Q&A: Dennis Mills, MEI

Sport Business News

MEI speaks to its own co–founder and chief executive, Dennis Mills, whose CV boasts a wide range of experience in the major events sector.

Please outline your background in the events industry"I first came to this whilst running a Prime Contracting Business for Thales and during bids for the Asian Games in Doha and Commonwealth Games in India in particular, this led to exposure to the scale of investment involved in the mega events across all market sectors. Prior to forming MEI, I worked on the London 2012 Account for the IOC tope level technology partner, Atos Origin and completed the Olympic Certification programme in Beijing. "Please explain how MEI came to be created"When seeking information and commentary about the increasing number of international prestige events, the suppliers to this specialist market and a truly multi–sector and end to end portal, it simply was not there. This resulted in a fragmented market where expertise was difficult to find, hosting nations were not benefitting from as much previous experience and lessons learned as they could and suppliers incurred significant business overheads by trying to establish basic information which MEI will provide. Given the huge amounts of data involved and the global nature of this market, we felt a powerful search engine web based portal was needed to fill a clear gap in the market. "What are MEI's main objectives and aspirations? "To provide analysis on the key events which impact this market, backed by a single marketplace for buyers to meet suppliers across the entire spectrum of disciplines necessary to bid, host and deliver these events through to legacy. This one–stop–shop is backed by experts who can provide individuals, companies and organisations with a range of support services from bid support, strategy, representation on overseas missions, life–support hosting in the target countries and the durations of relationships depend on the nature of the tasks. "Does MEI purely focus on sport? "No, but it is true that the main catalysts for the modernisation of core infrastructure in the hosting cities tend to be sporting events from the Olympics down to about World Cup series events. The World Expo, various business and political summits and event large new programmes such as new city builds are, in eyes of their organisers, 'Major Events'. " What do you perceive to be the main requirements of the events industry? "It is not just the current economic climate which seeks to drive down the costs of these high–profile and prestigious events. Nations are aware that the legacy impact must be in place as a key part of their planning and a whole life cost perspective must be taken. They need to recognise the difference between permanent and temporary overlay requirements which are different in both cost and the underpinning commercial arrangements. They also need to understand the time critical and media sensitive nature of what they are supplying and confidence about delivery schedules and quality is vital. The culture is one of teaming. Customer face multiple procurement and a complex mix of sponsors and suppliers and a 'can do' attitude is essential across company and organisational boundaries. "Why are suppliers to the events industry so important? "For those who have been involved before, they bring a wealth of previous experience from requirements setting, best practice and the challenges of delivery. Whilst we must not forget that the events (typically Games) are sporting events, people expect them to be well run events which start with transportation, arrival processes, ticketing, leisure and retail and of course to be safe and secure (from payment systems and not just classic security). This involves all suppliers across all disciplines working in an integrated way. "Do you think there are enough opportunities in the events industry for smaller suppliers? "Given the need to reduce costs, be aware of the carbon footprint and green issues and leave a legacy benefit, smaller companies have greater opportunities now than ever before. They often can bring the innovation edge to other suppliers and can provide high value add during the bid stage and mobilisation. They must take a wide perspective therefore on the range of opportunities which may sit in host city modernisation and not just in the core games procurement. The challenge is getting the right profile and reach to the buyers whether this be the end customers or the B2B community who win Tier 1 and Tier 2 contracts as Prime Contractors. "How can MEI help suppliers reach the right event organisers and source realistic opportunities? "This is where the MEI website can help and our support services. They need the right advice about market potential, strategy, customer contact plans and partnerships. This is backed up with key word searching on the only global multi sector web portal – the search engine of choice for this market – where a range of promotional services are available from advertising, submitting White Papers, MEI Radio interviews and videos. "What will the economic downturn mean for suppliers to the events industry? "This is one of the very few recession limiting markets. The events run to fixed deadlines, budgets tend to go up as deadlines get closer and requirements change. Nations and capital cities see these as opportunities to change how they are perceived and to truly deliver real change. Whilst it is inevitable that savings will be sought, it is undoubtedly a very active market suitable for all organisations which have the ambition to act internationally and vision to invest in the right advice and profile. This is where MEI will be delighted to help. "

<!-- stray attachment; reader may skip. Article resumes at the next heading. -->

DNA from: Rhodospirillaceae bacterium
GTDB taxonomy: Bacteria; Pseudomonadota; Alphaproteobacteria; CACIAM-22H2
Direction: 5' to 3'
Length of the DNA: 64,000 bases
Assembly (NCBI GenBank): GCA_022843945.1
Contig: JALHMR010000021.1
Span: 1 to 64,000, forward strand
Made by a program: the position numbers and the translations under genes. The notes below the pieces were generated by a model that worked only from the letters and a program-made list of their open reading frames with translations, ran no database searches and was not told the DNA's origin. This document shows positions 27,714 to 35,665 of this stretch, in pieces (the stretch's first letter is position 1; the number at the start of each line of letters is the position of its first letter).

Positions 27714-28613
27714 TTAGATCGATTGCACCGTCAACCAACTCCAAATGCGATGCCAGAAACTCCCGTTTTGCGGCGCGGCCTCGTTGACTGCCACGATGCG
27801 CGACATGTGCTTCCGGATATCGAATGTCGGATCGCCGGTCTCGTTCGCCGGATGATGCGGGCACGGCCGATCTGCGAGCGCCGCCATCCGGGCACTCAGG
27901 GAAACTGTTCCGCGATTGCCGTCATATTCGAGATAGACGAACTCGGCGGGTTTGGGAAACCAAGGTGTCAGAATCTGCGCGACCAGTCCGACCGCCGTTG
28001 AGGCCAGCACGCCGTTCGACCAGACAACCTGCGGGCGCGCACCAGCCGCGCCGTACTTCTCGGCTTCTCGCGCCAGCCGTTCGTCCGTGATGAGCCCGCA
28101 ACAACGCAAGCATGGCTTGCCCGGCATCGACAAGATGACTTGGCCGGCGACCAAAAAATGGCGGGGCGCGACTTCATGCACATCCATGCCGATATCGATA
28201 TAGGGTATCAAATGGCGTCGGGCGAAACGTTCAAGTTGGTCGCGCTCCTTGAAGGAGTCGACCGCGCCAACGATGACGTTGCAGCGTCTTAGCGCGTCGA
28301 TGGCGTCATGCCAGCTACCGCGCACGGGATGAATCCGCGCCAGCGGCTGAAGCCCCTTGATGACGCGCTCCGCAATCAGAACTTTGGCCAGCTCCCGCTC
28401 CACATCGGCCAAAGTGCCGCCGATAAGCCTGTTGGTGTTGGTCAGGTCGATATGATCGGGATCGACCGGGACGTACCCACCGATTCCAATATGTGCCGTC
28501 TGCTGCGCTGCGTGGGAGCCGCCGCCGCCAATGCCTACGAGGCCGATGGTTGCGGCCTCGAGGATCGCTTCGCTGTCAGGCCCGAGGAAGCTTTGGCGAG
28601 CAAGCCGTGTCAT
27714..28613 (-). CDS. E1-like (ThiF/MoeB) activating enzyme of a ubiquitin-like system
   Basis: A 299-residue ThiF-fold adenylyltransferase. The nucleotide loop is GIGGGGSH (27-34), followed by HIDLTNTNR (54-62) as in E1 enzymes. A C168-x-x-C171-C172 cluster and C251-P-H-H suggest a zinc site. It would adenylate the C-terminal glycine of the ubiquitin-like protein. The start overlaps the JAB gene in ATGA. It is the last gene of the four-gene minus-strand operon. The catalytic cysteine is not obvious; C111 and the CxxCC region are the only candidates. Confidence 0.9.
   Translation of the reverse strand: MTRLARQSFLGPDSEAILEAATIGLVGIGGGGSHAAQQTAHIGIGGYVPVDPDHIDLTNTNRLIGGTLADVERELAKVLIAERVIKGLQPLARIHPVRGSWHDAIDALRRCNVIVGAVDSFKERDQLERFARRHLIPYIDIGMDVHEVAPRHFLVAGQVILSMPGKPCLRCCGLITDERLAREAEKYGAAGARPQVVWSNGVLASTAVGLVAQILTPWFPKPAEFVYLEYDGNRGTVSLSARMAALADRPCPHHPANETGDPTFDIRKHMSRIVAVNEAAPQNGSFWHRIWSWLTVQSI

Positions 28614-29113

Additional information